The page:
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|Title:||Techno-economic analysis of the reclamation of drinking water and valuable minerals from acid mine drainage.||Authors:||Shabalala, Ayanda N.
School of Biology and Environmental Sciences
|Keywords:||Acid mine drainage.;Treatment.;Reclamation.;Techno-economic analysis.;Valorisation.;Circular economy.;Recovery of valuable minerals.||Issue Date:||2021||Publisher:||MDPI||Abstract:||The concept of circular economy in wastewater treatment has recently attracted immense interest and this is primarily fueled by the ever-growing interest to minimise ecological footprints of mining activities and metallurgical processes. In light of that, countries such as the Republic of South Africa, China, Australia, and the United States are at the forefront of water pollution due to the generation of notorious acid mine drainage (AMD). The disposal of AMD to different receiving environments constitutes a severe threat to the receiving ecosystem thus calling for prudent intervention to redress the prevailing challenges. Recent research emphasises the employment of wastewater treatment, beneficiation and valorisation. Herein, the techno-economic evaluation of the reclamation of clean water and valuable minerals from AMD using the Magnesite Softening and Reverse Osmosis (MASRO) process was reported. The total capital expenditure (CAPEX) for the plant is ZAR 452,000 (USD 31,103.22) which includes ZAR 110,000 (USD 7569.37) for civil works on a plant area of 100 m2 . The operational expenditure (OPEX) for the pilot is 16,550,000 ZAR (South African Rand) or USD 1,138,845.72 in present value terms (10 years plant life). The plant reclaimed drinking water as specified in different water quality standards, guidelines, and specifications, including Fe-based minerals (goethite, magnetite, and hematite), Mg-gypsum, and calcium carbonate. These minerals were verified using state-of-the-art analytical equipment. The recovered valuables will be sold at ZAR 368/kL (USD 25.32), ZAR 1100/t (USD 75.69), and ZAR 2000/t (USD 137.62) for water, gypsum, and limestone, respectively. The project has an NPV of ZAR 60,000 (USD 4128.75) at an IRR of 26%. The payback period for this investment will take 3 years. The total power consumption per day was recorded to be 146.6 kWh, and 103,288 kWh/annum. In conclusion, findings of this work will significantly contribute to improving the sustainability of the mining sector by proposing economically feasible solutions for wastewater streams treatment, beneficiation, and valorisation.||Description:||Please note that only UMP researchers are shown in the metadata. To access the co-authors, please view the full text.||URI:||https://openscholar.ump.ac.za/handle/20.500.12714/468||DOI:||10.3390/min11121352|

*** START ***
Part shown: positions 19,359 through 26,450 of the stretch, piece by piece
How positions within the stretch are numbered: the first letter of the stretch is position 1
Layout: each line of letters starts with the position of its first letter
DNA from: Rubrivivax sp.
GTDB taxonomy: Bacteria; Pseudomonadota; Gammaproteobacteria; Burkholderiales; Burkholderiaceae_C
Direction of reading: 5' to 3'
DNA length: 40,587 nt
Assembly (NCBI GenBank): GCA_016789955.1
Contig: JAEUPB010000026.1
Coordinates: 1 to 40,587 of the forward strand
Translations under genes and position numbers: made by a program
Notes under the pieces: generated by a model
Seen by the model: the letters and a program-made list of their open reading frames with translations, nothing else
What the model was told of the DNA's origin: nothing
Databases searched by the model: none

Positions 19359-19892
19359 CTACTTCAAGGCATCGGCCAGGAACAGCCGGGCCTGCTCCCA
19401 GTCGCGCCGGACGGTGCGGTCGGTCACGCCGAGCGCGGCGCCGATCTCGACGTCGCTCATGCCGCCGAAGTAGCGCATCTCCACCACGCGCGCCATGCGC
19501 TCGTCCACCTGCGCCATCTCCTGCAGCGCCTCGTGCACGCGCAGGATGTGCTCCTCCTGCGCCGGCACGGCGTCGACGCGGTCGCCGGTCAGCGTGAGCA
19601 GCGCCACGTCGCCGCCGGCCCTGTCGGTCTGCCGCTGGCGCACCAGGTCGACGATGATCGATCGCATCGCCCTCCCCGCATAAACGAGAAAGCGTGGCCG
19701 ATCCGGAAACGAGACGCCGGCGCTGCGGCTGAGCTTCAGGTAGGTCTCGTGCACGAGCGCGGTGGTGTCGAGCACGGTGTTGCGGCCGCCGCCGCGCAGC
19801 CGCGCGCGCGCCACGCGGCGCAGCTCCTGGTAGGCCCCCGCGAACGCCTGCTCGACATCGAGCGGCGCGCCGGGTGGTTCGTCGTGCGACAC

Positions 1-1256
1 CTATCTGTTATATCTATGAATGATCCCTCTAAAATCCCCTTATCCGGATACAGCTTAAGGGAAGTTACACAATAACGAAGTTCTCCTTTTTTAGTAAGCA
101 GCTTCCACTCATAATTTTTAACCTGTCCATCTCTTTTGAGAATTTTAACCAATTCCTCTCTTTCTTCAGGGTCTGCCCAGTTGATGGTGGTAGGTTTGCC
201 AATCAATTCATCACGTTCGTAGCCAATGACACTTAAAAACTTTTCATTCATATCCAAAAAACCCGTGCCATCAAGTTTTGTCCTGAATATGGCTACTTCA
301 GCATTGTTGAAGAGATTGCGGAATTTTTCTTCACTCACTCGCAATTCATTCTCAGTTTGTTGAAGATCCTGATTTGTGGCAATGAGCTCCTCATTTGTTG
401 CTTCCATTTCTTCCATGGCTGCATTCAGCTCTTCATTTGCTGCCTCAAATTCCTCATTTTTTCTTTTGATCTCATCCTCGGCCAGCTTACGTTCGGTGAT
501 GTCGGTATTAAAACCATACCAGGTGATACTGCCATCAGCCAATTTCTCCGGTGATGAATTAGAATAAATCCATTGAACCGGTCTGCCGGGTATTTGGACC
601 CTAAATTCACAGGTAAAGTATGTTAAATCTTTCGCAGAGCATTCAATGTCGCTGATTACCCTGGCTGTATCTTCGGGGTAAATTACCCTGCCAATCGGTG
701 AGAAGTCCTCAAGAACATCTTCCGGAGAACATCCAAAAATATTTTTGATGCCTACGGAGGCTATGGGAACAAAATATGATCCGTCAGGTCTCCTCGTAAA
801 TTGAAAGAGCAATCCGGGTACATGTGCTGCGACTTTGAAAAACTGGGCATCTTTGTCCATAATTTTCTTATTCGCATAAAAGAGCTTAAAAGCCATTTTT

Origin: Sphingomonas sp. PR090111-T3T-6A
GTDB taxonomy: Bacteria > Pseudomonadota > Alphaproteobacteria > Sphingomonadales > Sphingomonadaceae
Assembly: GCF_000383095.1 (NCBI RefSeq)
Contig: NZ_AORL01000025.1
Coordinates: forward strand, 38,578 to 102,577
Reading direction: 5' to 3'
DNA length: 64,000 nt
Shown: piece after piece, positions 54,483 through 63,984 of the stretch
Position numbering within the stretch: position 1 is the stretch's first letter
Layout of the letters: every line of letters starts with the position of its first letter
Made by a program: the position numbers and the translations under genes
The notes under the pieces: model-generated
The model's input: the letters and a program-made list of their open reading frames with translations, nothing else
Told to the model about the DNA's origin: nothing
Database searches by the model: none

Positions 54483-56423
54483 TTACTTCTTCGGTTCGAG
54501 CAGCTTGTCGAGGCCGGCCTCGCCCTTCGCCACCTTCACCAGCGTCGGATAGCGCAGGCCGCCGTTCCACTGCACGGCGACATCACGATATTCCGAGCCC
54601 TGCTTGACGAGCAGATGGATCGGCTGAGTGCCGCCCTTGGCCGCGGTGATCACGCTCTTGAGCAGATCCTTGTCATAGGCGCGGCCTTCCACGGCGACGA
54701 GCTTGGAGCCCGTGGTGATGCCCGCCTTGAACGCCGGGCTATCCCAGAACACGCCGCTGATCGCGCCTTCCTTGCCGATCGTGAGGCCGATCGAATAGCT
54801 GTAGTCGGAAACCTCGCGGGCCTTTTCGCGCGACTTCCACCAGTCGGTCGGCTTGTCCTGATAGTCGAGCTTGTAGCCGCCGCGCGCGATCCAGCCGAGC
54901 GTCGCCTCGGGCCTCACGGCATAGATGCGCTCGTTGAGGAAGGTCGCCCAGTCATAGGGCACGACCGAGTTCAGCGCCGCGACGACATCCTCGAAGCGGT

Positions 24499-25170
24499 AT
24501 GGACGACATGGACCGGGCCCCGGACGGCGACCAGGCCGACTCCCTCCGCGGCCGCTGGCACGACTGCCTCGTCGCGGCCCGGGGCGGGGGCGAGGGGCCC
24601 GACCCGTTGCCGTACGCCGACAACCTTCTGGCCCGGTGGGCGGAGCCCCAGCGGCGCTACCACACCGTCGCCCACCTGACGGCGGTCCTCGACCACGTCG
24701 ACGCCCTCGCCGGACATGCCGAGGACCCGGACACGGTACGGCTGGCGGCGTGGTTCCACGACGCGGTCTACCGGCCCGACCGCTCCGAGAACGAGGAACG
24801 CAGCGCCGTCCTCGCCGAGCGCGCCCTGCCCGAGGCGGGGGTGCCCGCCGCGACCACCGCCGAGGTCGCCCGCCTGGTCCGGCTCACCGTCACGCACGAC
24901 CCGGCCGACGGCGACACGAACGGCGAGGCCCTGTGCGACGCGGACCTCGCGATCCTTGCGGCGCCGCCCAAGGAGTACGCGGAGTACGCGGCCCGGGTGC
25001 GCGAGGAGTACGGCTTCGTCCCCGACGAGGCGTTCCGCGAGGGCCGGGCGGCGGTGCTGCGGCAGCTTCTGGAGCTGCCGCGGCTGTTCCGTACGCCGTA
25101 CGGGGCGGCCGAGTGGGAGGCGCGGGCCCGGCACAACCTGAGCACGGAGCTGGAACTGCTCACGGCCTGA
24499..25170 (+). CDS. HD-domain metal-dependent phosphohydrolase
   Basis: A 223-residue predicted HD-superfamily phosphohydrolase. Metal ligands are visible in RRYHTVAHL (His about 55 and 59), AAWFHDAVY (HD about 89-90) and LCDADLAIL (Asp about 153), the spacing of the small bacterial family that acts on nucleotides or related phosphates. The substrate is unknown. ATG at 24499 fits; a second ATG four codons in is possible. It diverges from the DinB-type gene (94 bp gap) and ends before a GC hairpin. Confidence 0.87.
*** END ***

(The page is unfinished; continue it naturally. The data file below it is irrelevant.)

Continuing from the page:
|Appears in Collections:||Journal articles|
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